I would not say they cannot create, although I will say they have less faith in their ability to create than the artists and patrons who created the statues they set out to destroy. If they consider the destruction of these statues as more important than any statue they might create to counter the first, they grant the first greater power. It is as though they believe these relics of the past are not just statues but talismans of evil with the power to hypnotize others. They are immune to this hypnosis and lack faith in their ability to bestow that same immunity on others.

The grand irony is the erectors of those statues, in having faith in the future, believed in the world the destroyers inhabit. As odd as it might sound, some erectors might agree with the destroyers in the sense that when they raised the statutes, they believed a future age would take them down because of the people they represented. Some, not all, but some, Confederate statues were erected in the period after the war as part of reconciliation. I have no direct evidence, but I am willing to admit the possibility that some who erected them believed they would come down in a few generations when everyone understood the Confederate cause was wrong.

Assuming such erectors existed, I suspect they would see the current removal as falling short of their future where the wrongness of the statutes was universally understood. Such a future would not see such controversy or anger in the removal or such spectacle. It would, I suspect, take the form of an embarrassed looking away while such monuments were quietly carted to the melting pot or breaking yard.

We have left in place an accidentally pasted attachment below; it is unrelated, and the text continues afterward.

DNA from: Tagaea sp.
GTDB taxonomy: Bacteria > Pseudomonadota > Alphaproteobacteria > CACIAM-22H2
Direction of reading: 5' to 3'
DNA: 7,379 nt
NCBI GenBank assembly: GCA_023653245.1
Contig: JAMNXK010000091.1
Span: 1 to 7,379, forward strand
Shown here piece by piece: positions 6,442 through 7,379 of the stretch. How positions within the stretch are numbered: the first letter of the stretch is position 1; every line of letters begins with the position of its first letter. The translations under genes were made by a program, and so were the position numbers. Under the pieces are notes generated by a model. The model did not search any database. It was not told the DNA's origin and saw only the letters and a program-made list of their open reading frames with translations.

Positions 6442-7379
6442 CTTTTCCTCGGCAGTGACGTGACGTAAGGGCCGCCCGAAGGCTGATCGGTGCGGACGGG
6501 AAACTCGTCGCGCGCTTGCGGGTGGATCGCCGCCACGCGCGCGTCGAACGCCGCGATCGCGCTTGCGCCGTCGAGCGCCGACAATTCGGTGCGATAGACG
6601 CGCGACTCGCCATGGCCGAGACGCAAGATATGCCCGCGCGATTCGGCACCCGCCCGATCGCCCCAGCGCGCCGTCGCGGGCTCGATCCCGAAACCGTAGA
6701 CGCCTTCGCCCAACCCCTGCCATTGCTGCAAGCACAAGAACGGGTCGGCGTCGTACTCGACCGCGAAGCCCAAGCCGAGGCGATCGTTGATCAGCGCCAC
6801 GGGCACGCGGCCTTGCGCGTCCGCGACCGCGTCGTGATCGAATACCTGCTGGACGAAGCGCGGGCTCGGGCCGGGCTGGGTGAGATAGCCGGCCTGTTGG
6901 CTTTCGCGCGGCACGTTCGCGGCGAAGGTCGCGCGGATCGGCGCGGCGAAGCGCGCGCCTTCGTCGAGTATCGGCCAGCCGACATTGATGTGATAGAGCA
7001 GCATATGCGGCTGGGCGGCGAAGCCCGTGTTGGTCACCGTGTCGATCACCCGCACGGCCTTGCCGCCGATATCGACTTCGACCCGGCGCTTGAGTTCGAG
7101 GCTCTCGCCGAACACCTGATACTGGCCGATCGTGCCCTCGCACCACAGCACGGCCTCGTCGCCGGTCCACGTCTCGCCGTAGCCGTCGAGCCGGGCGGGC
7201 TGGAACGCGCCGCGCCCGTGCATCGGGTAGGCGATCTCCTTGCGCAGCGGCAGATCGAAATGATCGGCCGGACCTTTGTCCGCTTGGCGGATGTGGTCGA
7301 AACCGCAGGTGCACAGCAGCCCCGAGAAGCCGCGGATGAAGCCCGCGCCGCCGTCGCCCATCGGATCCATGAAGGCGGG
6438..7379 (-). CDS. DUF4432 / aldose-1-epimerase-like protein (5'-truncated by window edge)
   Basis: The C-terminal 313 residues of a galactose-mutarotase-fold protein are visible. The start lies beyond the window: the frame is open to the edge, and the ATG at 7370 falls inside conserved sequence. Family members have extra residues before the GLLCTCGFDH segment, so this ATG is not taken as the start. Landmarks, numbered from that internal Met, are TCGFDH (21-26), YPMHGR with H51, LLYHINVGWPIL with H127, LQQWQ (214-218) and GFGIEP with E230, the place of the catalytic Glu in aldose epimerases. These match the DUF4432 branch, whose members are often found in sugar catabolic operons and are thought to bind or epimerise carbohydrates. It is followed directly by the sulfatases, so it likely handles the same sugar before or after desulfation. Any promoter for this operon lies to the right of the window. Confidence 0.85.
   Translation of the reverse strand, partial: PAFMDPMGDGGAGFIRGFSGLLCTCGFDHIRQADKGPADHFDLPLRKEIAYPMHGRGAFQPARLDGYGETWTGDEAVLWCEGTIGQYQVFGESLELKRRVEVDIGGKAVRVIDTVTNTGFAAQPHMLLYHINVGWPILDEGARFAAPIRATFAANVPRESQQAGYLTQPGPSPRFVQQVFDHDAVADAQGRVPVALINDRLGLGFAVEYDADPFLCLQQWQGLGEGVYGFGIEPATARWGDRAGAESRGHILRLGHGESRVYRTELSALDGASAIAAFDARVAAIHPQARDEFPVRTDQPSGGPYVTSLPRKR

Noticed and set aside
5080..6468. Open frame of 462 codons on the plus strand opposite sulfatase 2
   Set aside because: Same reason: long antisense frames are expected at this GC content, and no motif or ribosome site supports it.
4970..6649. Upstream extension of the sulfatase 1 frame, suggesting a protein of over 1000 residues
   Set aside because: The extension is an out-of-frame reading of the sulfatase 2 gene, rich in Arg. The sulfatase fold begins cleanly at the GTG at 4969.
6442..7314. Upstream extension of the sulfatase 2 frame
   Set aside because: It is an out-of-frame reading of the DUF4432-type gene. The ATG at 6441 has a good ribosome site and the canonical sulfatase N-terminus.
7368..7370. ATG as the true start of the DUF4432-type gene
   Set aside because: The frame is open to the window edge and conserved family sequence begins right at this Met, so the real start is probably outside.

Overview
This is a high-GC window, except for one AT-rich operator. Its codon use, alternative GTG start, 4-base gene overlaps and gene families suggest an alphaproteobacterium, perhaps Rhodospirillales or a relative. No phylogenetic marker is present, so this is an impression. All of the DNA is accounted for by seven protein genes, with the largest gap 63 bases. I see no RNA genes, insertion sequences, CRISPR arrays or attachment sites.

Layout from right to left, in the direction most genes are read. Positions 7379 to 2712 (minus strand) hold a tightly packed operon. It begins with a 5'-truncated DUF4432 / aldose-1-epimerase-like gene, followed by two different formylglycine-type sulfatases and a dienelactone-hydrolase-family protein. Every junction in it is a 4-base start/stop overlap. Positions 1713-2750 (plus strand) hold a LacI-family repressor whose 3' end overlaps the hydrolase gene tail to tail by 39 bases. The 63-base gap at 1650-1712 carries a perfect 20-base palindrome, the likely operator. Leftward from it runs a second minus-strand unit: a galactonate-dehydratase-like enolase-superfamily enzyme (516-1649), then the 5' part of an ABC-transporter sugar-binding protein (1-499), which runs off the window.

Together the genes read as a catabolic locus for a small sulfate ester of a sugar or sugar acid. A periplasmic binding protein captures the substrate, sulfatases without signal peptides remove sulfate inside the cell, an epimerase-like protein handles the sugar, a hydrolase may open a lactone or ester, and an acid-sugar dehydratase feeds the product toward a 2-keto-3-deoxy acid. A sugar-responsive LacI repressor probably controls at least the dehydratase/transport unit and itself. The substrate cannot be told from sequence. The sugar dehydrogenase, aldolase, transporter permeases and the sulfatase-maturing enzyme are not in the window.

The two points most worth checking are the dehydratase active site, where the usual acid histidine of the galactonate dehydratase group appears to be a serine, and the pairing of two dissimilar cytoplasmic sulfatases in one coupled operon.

Regardless of the possibility of fulfilling some erectors’ potential dream, that something built as part of reconciliation in the immediate aftermath of the war with the intent on their eventual destruction, I cannot see the current destructors as a positive. They are, for now, just destroyers. We know destruction is easier than creation. The modern iconoclasts are reckless in their destruction, unable to even ensure the safety of their fellows. If they cannot even manage the meager work of destruction competently, I have no faith they will do well at creation.

So, for all the flash and celebration the destroyers have today on CNN and the BBC, the future does not belong to them, not yet at least. It does, however, belong to the heavy equipment operators in that rail yard video and the people who hired them. Next year they will have sent something in to the future that affects the lives of hundreds, maybe thousands, of people in jobs, goods, and a better place to live.

I hope that in a year the modern iconoclasts will have had their fill of destructing the past and turn to build the future instead of just claiming to care about it.

Published inUncategorized


  1. BobtheRegisterredFool BobtheRegisterredFool

    Viewing the statues as fetishes working magically could literally be what is going on.

    Three plausible modes. 1. Large immigrant communities from places that really do think that way by default. 2. Drugs and poor quality education. 3. Poor quality education, pretending to be good education, and the religion of socialism.

    Socialism in particular can be understood as having a basis in such group rituals to symbolically manipulate reality.

    It is interesting to argue the degree to which such practices are compatible with more conventional Christian/science and engineering/Western civilization.

Leave a Reply

Your email address will not be published. Required fields are marked *

This site uses Akismet to reduce spam. Learn how your comment data is processed.